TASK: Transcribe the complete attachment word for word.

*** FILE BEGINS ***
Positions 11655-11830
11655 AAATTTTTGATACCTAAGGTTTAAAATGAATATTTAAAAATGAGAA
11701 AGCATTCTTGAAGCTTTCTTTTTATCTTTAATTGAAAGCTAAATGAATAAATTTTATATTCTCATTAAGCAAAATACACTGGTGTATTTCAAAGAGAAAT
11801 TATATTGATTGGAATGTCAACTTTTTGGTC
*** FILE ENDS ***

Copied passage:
Positions 11655-11830
11655 AAATTTTTGATACCTAAGGTTTAAAATGAATATTTAAAAATGAGAA
11701 AGCATTCTTGAAGCTTTCTTTTTATCTTTAATTGAAAGCTAAATGAATAAATTTTATATTCTCATTAAGCAAAATACACTGGTGTATTTCAAAGAGAAAT
11801 TATATTGATTGGAATGTCAACTTTTTGGTC